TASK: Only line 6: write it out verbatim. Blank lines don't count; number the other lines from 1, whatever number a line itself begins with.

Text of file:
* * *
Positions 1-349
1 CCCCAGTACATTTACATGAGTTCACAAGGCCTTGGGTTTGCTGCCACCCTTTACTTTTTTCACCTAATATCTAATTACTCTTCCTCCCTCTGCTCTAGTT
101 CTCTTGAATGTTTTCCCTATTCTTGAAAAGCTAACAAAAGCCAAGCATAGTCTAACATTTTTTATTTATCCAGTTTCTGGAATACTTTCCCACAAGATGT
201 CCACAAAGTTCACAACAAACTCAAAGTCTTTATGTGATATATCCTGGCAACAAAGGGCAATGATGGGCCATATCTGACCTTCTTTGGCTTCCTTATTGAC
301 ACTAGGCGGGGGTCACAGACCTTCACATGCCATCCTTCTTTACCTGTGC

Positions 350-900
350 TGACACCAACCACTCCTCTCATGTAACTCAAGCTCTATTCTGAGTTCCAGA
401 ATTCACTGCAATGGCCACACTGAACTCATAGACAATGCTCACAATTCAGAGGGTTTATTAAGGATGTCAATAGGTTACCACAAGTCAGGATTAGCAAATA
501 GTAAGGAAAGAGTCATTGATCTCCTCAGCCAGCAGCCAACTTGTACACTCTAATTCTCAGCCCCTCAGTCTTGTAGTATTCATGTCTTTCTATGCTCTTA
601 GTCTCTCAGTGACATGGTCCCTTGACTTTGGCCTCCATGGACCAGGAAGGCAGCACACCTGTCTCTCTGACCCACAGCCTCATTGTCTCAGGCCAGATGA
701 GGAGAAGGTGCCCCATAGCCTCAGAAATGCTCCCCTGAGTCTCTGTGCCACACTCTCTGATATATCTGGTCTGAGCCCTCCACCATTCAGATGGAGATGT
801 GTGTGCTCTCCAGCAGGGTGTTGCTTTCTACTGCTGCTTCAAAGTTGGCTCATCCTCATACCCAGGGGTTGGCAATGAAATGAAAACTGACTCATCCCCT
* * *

Positions 350-900